Electric trucks produce far fewer planet-warming emissions than their diesel counterparts over a lifetime, a report in Europe showed Tuesday, emphasizing that the biggest climate impact comes from driving vehicles and not manufacturing them.
The transport sector accounts for about 30 percent of greenhouse gas emissions in the European Union, the biggest contributor in the bloc. Heavy vehicles like trucks and buses account for about a quarter of those transport emissions.
A fully electric 40-tonne tractor-trailer emits 63 percent lower emissions compared to diesel trucks over 1.3 million kilometres (808,000 miles) travelled, according to new research Tuesday from the International Council on Clean Transportation (ICCT) think tank.
This calculation accounts for the emissions associated with the extraction of raw materials, construction and maintenance of the vehicle using the EU's average electricity grid mix.
"The problem is not the factory but the road," said Nikita Pavlenko, ICCT's fuels team lead.
"The high greenhouse gas intensity of driving a truck during its whole life offsets the (greenhouse gas) emissions generated during manufacturing or the production of the fuel, or the energy it consumes."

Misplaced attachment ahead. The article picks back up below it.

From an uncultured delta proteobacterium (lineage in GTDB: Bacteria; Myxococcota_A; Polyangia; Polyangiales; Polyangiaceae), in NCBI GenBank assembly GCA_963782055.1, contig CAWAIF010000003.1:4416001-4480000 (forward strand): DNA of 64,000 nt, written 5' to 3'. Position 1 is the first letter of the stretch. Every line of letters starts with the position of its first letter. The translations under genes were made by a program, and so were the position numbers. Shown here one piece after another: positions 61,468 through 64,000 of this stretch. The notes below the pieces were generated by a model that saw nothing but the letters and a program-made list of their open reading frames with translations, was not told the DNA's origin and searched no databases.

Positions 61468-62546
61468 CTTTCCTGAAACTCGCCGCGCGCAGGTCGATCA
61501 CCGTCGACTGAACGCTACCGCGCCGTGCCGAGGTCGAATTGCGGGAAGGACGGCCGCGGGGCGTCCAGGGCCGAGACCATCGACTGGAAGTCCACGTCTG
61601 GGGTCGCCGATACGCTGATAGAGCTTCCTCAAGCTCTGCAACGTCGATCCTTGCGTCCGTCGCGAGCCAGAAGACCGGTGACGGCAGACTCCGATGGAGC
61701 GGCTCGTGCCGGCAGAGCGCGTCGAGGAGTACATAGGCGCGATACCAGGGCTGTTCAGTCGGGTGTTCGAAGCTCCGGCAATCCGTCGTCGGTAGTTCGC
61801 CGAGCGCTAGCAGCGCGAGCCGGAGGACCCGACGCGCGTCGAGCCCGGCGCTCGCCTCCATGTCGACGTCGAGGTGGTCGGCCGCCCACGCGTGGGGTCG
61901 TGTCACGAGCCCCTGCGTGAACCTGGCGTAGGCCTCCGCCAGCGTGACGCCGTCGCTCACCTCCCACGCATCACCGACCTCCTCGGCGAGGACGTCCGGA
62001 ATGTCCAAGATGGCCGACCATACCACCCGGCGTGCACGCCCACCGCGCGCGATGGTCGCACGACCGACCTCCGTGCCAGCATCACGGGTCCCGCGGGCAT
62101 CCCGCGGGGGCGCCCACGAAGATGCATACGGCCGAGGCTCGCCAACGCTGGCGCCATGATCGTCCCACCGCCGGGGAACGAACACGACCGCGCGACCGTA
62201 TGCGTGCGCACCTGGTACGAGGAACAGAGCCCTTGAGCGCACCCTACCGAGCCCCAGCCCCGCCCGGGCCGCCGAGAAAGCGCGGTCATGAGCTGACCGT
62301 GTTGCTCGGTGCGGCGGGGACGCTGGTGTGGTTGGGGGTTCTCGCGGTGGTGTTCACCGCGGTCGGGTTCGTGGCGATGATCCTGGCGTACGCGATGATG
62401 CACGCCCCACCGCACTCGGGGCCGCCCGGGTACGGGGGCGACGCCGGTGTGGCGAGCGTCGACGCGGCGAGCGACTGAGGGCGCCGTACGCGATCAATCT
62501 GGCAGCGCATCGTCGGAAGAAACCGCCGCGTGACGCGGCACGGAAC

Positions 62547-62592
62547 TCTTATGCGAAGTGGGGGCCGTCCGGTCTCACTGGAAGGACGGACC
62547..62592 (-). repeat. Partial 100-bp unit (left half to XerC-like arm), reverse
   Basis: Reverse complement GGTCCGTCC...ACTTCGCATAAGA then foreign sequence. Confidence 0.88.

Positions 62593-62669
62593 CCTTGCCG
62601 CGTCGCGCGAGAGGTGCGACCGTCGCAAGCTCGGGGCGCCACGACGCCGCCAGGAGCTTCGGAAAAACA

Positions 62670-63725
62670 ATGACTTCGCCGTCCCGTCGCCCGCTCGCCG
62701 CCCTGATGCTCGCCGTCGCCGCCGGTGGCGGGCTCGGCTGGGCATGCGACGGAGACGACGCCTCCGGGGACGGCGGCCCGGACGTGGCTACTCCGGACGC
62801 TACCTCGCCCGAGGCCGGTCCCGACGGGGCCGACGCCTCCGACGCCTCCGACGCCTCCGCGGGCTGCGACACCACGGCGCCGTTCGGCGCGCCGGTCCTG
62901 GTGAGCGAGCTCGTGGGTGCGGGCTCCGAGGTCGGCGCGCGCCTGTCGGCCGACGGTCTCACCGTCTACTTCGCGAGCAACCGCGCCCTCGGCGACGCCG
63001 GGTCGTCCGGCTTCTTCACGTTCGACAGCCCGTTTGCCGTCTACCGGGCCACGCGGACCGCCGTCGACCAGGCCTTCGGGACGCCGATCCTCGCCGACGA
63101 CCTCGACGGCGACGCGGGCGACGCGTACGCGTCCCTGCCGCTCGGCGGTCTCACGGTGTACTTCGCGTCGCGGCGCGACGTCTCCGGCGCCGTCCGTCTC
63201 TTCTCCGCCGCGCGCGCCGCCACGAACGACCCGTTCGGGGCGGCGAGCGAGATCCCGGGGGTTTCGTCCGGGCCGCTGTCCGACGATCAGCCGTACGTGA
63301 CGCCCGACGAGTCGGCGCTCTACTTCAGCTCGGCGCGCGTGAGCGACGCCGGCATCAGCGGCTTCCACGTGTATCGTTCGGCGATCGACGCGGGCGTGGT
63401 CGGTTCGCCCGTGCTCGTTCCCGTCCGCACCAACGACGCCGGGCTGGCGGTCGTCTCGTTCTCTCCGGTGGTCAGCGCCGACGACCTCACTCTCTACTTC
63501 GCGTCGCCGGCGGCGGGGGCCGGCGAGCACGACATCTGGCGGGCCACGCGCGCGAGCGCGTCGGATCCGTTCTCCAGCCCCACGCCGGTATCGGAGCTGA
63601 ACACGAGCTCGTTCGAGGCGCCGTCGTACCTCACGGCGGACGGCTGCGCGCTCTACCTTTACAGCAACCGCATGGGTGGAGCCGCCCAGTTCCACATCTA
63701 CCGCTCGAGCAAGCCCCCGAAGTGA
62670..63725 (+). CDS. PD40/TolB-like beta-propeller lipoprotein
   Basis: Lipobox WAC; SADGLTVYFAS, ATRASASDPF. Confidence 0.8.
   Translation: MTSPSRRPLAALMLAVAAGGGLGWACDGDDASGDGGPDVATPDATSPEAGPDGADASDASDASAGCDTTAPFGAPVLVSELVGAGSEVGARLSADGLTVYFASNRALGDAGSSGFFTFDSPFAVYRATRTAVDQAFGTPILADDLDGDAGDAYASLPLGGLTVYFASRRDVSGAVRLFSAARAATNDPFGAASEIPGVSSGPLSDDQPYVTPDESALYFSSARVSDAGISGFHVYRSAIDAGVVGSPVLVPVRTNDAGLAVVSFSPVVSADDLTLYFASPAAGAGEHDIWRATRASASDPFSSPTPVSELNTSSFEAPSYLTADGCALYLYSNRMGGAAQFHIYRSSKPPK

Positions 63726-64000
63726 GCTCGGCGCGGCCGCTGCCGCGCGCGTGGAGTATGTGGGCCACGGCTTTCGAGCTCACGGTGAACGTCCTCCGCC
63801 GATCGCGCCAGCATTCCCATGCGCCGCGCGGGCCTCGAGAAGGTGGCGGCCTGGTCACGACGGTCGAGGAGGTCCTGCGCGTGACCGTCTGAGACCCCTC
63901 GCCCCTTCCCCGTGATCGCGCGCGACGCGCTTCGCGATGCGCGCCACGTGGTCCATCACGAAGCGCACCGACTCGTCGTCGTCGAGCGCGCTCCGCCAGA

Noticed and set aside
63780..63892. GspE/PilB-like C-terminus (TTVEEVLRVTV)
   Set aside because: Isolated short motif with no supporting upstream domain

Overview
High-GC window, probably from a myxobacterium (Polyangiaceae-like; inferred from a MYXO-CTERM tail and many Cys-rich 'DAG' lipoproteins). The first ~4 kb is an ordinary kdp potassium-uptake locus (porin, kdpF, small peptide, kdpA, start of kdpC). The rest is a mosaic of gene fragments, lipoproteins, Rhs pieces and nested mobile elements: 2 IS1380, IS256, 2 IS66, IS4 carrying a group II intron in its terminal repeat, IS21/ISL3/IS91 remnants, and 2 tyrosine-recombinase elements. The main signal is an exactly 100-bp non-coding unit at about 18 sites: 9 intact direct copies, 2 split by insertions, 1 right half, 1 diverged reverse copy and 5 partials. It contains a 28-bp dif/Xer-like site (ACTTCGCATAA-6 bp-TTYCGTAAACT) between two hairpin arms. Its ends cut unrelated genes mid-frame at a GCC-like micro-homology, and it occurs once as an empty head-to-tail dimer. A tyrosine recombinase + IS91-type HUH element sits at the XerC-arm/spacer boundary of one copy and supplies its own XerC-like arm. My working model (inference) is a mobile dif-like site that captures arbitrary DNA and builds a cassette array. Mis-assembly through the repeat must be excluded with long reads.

The research found that emissions will fall even more as the EU's electricity grid further decarbonises, enabling an 84-percent reduction of emissions when using only renewable sources of power.
It also found that trucks and buses using natural gas provide marginal emissions reductions, just four to 18 percent lower than their diesel counterparts.
Methane, which leaks from vehicles using natural gas and throughout the production and supply of the gas, is a significant driver of those emissions.
While more electric buses and light vehicles are on the road throughout the EU, diesel still powered 99 percent of trucks sold in Europe in 2021.